Electric vehicles have tripled their driving range within 10 years

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Massive investment by car makers since 2011 means today’s electric vehicle buyers can benefit from a 15-fold increase in choice of model, as well as, on average, more than three times the battery range compared with a decade ago, according to new research by the Society of Motor Manufacturers and Traders (SMMT).

At the time of the launch of Britain’s first mass-produced battery electric vehicle, the Nissan LEAF, in 2011, just nine plug-in car models were available in the UK – making up less than one in 1,000 total registrations. Today, there are more than 140 plug-in models available, accounting for around one in five new cars sold this year, with a further 50 models expected to be launched by the end of 2022.

In 2011, the typical ranges from the likes of Citroen’s C-Zero and Mitsubishi’s i-Miev were 83 and 50 miles respectively. Today, the Mercedes EQS claims 453 miles, a Kia EV6 with 328 miles, or a Ford Mustang Mach E at 335, to name a few.

This increased range is a direct result of the automotive industry’s ingenuity and investment – and the trend will continue, with all of Britain’s leading car manufacturers and importers committed to decarbonizing their model line-ups, whether hatchbacks, SUVs or hypercars, with a further 150 new and updated plug-ins due to be delivered to the UK market by 2025.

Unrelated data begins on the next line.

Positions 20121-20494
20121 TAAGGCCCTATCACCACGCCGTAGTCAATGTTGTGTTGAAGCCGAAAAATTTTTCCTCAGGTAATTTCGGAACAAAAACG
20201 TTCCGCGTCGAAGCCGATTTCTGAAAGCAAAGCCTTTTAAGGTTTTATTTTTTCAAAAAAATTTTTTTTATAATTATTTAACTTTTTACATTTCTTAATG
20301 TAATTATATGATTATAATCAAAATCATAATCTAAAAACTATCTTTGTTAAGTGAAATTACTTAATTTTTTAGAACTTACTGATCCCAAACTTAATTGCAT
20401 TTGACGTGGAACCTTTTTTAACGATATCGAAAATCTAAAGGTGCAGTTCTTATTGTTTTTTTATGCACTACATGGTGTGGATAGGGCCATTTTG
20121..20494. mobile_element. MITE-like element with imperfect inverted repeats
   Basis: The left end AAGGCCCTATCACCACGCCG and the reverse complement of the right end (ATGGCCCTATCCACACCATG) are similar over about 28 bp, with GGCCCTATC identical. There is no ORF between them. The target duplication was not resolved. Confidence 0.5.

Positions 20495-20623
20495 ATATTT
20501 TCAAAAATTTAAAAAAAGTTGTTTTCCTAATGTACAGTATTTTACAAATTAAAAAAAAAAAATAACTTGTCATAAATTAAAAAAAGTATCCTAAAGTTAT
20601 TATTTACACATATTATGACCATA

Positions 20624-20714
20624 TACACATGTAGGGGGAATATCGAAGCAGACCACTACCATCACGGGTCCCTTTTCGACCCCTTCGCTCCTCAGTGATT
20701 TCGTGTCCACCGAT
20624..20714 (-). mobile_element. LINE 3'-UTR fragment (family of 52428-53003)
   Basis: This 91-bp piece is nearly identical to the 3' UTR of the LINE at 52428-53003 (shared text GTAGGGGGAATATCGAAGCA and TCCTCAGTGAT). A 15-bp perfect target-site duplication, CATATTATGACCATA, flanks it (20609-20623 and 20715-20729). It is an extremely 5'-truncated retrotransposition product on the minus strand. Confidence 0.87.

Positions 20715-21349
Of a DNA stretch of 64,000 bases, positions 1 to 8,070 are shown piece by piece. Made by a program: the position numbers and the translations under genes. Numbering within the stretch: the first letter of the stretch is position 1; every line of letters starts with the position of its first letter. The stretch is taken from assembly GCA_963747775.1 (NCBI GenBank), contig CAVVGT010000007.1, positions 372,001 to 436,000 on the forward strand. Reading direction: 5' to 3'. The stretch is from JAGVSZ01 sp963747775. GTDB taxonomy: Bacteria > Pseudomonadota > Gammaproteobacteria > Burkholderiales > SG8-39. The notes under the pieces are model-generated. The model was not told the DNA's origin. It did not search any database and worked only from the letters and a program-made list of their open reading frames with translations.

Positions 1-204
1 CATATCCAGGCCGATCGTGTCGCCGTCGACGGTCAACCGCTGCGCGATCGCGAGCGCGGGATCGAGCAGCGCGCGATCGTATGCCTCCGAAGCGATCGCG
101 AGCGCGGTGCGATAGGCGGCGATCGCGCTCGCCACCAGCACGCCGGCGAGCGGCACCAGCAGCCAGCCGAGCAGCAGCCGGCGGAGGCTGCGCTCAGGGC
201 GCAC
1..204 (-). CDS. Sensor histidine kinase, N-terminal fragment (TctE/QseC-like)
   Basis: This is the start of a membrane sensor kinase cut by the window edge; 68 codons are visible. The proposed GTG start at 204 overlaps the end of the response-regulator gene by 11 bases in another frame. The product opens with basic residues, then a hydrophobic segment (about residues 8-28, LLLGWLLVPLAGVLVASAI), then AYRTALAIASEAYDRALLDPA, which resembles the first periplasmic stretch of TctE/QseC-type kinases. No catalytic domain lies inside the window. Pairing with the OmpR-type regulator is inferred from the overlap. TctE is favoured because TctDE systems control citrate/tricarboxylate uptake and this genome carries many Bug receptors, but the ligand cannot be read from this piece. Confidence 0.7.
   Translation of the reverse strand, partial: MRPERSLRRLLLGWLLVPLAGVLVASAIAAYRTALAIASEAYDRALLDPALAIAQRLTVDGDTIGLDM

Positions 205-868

Mike Hawes, SMMT chief executive, said: “The ever-increasing number of electric vehicle models launched by manufacturers since 2011 shows just how far Britain has come, with industry investment stimulating innovation at an ever-faster rate. With almost 200 electrified models expected to be available by the end of the year, manufacturers are turning ambitions for zero and ultra-low emission mobility into a reality, while motorists’ demand for these vehicles increases month by month.

“To turn this nascent demand into a mass market, however, motorists need choice, affordability and the confidence to charge. The UK has an ambitious timescale to deliver net zero and road transport must shoulder the biggest burden delivering that goal. The industry is up for the challenge but we need all stakeholders, including government, charge point providers and energy companies, to match manufacturers’ commitment by providing the competitive incentives and infrastructure that assures a zero-emission future.”

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